Exhibitions also rarely have content notes or trigger warnings before you enter them. A content note should be placed online and on the wall before entering an exhibition, describing its themes and topics which may be triggering or upsetting for some people. Showing violent or traumatic experiences in art is important and powerful for revealing these issues, but if a visitor has PTSD or has also experienced this trauma, they need to be able to choose themselves whether they wish to enter the exhibition beforehand. Tate Britain have been recently criticised by The White Pube, as visitors had to pass an incredibly offensive, racist painting in order to enter the Steve McQueen exhibition, where there was no content note.


So what can be done and why is this a job for curators? The issue of the white cube model for galleries with no or uncomfortable seating is exclusionary, and platforming artworks from marginalised artists is not revolutionary if there is not a space for those usually excluded to physically be in the room.


“Curators need to actively integrate with their audience, to understand the ways in which different people interact with art differently.“

Curators need to actively integrate with their audience, to understand the ways in which different people interact with art differently. I suggest that galleries form advisory groups with people that have chronic pain and disabilities to ask them: what would help them enjoy art more? What would make them comfortable in a space?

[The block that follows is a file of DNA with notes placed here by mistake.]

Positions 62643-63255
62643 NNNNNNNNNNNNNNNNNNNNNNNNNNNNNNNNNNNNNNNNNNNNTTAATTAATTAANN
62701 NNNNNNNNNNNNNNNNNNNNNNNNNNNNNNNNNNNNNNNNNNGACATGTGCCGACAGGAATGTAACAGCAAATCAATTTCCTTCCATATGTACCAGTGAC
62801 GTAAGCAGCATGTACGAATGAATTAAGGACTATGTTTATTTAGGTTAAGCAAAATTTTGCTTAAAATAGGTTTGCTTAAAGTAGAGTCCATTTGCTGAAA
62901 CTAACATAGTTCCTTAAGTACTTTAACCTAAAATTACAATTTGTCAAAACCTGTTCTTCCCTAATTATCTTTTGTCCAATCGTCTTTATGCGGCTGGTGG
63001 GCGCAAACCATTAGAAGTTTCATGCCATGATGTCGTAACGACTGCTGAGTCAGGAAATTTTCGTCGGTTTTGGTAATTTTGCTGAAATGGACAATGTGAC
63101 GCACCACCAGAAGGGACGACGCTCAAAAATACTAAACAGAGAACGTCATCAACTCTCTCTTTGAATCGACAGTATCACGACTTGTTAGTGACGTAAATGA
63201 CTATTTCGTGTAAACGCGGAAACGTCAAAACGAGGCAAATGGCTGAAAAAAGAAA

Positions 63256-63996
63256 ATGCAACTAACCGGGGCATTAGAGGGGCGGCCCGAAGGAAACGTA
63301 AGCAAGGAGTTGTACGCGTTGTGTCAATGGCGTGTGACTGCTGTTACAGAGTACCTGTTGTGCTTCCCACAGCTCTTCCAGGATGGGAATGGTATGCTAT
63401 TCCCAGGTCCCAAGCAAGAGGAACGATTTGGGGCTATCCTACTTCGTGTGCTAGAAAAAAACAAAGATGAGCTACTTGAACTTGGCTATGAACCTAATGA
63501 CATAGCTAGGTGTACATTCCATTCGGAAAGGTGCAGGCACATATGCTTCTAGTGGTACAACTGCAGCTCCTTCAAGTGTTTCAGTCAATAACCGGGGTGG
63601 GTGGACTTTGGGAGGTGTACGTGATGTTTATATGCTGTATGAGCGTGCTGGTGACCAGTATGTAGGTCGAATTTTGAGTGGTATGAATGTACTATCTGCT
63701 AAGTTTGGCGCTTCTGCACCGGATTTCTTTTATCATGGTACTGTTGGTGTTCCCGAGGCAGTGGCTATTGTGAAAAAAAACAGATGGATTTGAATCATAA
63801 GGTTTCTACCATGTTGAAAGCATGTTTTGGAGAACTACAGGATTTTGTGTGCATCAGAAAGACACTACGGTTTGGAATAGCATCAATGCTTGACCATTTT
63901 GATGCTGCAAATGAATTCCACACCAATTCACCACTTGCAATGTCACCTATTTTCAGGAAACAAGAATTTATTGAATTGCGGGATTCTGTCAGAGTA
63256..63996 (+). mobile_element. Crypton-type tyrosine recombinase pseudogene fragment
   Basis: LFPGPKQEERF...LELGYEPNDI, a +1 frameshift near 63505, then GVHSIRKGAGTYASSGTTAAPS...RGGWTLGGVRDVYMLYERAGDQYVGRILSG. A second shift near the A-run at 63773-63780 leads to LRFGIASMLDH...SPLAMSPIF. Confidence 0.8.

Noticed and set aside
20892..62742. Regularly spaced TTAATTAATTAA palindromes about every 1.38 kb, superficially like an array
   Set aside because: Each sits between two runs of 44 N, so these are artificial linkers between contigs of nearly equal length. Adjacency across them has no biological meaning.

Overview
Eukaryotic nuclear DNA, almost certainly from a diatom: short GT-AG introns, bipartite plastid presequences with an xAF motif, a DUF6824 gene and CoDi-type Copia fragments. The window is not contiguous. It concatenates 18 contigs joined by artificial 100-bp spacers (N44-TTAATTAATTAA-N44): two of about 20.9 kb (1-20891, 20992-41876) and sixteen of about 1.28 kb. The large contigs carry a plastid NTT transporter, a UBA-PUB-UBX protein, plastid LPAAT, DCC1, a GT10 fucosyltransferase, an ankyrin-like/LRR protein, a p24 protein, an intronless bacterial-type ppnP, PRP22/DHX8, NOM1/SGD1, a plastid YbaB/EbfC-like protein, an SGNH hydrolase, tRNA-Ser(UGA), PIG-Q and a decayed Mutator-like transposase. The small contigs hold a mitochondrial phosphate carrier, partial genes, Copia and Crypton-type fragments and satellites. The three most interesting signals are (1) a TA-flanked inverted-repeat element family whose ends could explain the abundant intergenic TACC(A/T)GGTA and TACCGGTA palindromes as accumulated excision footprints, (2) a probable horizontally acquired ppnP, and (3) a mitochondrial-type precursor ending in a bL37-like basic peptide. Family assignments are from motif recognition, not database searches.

For me, comfortable seating in every room is one of the most important things. It should also be possible to register as disabled and be able to exit and enter exhibition spaces more freely, allowing time for rest breaks and to visit quiet spaces in galleries. Content notes too must be inserted in exhibition descriptions and quiet times should be available. Finally, all exhibitions should also be available online via a video tour to increase access to those who cannot physically visit the spaces or pay for the entrance fees.



All of this needs more funding and investment in the arts, the UK government’s promised £1.57 billion for the creative industries should be used for increasing accessibility. Typically lack of funding has meant art institutions have to become money-making machines getting in as many visitors as possible, with little attention to their enjoyment and ability to experience the art however, during our current pandemic, several institutions including the Southbank Centre are expecting huge job losses due to having to reduce visitor numbers.


As galleries start to reopen, curators now more than ever have a responsibility to reconsider how money is being allocated within an exhibition. They need to make sure those usually invisible can appreciate the art and platform more artists with disabilities. As we continue to ease lockdown, physical barriers to artworks need to continue to be dismantled. We need to make visible the difficulties that non-able bodied people experience.


It's great that art can start these dialogues about feminism, racial discrimination, and the marginalisation of disabled people but, curators need to realise that you have to give people a seat in a room to really engage with the art. These seats are what make visible the real pain that so often goes unnoticed; which is just as radical and important as the artwork itself.